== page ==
Hollywood has a history of mashing together popular franchises in the search of blockbuster success. We’ve had AVP: Alien vs. Predator and Freddy vs. Jason. Back in the 1940s you had Abbott and Costello Meet Frankenstein. The same mindset is at play in Peter Segal’s Grudge Match, which may as well have been called ‘Rocky vs. Raging Bull.’ Of course, technically it is not a mash up as it presents new and original characters. But in casting Sylvester Stallone and Robert De Niro in the leads, the filmmakers have inherited the audience’s associations with the legendary pugilists they have previously portrayed. It’s an odd pairing because despite both being about boxing, the two films couldn’t be more different. Rocky is an uplifting sports movie about a likeable underdog who finally gets his shot. Raging Bull is an art-house film about a damaged man whose anger and violence destroys his life. There is a reason there are six Rocky movies and only one Raging Bull.
But this isn’t Balboa vs La Motta. It is Henry ‘Razor’ Sharp vs. Billy ‘The Kid’ McDonnen. Razor and The Kid enjoyed one of the great sporting rivalries in their prime. They met twice in the ring for one victory a piece, with each loss being the only defeat of that fighter’s career. But the third and deciding bout never happened because in the lead up to the anticipated fight Razor shocked the world by announcing his retirement. Thirty years go by before a down-and-out, motor-mouthed promoter manages to coax them back in the ring for the grudge match the world has been waiting to see.
Grudge Match clearly wants to trade off the legacies of Rocky and Raging Bull. So we first meet The Kid doing a rather pathetic nightclub show which is reminiscent of the final act of Raging Bull, and we have the obligatory scene in a meat locker where Razor shapes up to punch a beef carcass before being told not to. There is also a key plot point relating to Razor and the final fight which comes straight out of Rocky II. But as much as it tries to get you to think of those movies, you are also very aware that what you are watching isn’t them. Nowhere is that more apparent than in the training montage which feels eerily quiet without the brass of ‘Gonna Fly Now’ blaring over the soundtrack.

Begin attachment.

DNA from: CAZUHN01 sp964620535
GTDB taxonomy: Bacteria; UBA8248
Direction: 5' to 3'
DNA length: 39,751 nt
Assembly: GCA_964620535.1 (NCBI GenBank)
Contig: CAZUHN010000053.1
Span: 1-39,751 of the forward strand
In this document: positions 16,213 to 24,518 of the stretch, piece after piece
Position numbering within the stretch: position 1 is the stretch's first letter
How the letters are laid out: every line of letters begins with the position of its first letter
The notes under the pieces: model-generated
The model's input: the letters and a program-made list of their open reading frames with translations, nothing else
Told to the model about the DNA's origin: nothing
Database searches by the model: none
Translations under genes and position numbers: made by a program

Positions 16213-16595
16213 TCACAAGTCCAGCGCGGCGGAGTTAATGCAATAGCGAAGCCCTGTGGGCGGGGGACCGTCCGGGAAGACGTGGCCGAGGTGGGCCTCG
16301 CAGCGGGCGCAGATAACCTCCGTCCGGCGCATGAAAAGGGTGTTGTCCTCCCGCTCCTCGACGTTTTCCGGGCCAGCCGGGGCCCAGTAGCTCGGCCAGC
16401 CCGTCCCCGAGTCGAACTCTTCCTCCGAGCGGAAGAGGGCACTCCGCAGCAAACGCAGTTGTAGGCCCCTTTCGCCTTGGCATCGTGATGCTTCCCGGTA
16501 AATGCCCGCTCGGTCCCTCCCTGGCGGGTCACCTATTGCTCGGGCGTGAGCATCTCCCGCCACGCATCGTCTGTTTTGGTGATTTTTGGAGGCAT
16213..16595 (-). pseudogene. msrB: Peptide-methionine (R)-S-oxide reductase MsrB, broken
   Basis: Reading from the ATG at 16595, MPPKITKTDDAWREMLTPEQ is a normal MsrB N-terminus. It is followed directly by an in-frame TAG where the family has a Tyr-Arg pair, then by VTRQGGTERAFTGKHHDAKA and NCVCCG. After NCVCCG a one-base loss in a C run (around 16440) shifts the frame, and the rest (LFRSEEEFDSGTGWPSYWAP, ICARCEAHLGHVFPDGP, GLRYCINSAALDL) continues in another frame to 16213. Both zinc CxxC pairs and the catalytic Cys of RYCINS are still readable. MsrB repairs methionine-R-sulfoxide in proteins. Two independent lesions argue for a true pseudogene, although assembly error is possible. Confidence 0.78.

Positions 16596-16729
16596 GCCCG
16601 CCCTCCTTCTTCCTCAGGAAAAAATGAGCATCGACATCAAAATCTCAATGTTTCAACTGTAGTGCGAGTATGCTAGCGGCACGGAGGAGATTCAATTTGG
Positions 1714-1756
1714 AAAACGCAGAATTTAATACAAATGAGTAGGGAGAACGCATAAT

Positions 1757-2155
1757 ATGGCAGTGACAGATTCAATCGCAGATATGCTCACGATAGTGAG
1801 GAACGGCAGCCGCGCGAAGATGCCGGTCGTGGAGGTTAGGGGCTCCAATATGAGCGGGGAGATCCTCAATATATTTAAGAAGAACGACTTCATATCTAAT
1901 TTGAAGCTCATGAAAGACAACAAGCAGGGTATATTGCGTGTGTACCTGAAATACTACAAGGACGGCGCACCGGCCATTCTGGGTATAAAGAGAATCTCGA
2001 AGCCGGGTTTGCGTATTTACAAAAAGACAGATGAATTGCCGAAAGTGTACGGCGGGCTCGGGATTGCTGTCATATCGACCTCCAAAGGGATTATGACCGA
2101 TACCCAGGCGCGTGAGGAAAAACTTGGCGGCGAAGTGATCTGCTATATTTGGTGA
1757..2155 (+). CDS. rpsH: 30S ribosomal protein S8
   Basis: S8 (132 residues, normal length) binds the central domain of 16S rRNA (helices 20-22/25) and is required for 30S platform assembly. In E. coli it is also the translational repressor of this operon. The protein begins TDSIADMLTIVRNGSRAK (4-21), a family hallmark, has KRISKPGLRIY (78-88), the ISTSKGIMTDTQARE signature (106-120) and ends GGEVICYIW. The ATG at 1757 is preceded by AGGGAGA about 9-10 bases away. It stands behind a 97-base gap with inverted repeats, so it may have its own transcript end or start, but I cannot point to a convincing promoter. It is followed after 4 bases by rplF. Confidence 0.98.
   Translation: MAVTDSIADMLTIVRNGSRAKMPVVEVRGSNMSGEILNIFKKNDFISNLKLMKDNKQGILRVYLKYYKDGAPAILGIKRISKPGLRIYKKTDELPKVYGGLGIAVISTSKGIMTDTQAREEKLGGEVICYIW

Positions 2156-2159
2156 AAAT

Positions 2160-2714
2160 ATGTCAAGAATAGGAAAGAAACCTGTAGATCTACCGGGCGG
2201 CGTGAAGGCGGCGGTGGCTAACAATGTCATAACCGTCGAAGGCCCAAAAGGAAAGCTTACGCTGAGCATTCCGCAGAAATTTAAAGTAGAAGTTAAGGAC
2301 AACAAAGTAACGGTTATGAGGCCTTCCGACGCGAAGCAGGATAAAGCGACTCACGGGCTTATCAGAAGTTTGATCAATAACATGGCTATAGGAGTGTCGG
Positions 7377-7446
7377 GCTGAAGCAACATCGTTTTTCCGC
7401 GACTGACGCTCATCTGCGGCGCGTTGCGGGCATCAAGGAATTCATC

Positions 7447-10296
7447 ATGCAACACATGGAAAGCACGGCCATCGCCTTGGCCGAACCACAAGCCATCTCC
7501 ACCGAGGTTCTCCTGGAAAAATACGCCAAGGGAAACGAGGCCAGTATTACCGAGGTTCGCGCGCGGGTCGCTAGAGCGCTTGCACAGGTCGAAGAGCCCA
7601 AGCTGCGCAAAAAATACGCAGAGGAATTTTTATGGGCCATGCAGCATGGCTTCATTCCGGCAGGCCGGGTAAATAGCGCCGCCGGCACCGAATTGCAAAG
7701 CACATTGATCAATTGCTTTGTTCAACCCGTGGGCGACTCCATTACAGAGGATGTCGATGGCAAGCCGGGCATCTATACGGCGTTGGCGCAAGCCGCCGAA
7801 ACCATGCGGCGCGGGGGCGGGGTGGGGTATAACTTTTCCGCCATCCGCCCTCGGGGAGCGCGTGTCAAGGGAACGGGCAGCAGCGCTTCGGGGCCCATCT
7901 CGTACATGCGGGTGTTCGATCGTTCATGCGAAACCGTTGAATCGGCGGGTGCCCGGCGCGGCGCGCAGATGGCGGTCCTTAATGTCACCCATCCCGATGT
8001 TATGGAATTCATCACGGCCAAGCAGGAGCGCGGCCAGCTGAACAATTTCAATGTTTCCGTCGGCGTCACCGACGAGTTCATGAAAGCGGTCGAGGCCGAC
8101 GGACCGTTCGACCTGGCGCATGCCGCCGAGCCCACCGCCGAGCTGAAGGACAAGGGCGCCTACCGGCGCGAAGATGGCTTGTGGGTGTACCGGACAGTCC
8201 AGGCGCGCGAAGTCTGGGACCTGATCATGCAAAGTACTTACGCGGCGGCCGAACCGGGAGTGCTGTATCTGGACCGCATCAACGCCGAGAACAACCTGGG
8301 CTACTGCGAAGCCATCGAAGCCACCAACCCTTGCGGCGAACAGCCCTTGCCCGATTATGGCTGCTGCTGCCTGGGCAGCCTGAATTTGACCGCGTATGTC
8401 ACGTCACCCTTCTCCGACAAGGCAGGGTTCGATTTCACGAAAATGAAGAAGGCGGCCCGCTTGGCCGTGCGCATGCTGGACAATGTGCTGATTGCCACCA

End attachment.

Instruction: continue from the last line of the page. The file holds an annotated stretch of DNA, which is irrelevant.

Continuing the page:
Rather than being a straight up sports movie Grudge Match is a comedy, and that doesn’t help it. The jokes aren’t good enough to make the film genuinely funny, but they are constant enough to be a distraction. Some of the jokes are also in surprisingly poor taste. While De Niro has settled into a career as a comic actor, and Kevin Hart and Alan Arkin are right at home, the comedy format doesn’t make the best use of Stallone. Sly is a better actor than many people give him credit for. He has a real ability to elicit sympathy for a character – it’s part of what made the Rocky franchise work – and in the more dramatic scenes of Grudge Match he acts rings around De Niro. But he struggles with comedy. His sense of timing and his delivery aren’t as strong as his co-stars and the material isn’t good enough to compensate for that.
All of the film’s plot complications feel unnecessarily forced and the final fight, despite being the thing the whole movie has built towards, doesn’t quite crescendo the way that it should. In the end this movie feels as tired as its two aging stars must have after going ten rounds. The most interesting part of the movie comes in the final credits where there is a short scene between Mike Tyson and Evander Holyfield.
Rating – ★☆
Review by Duncan McLean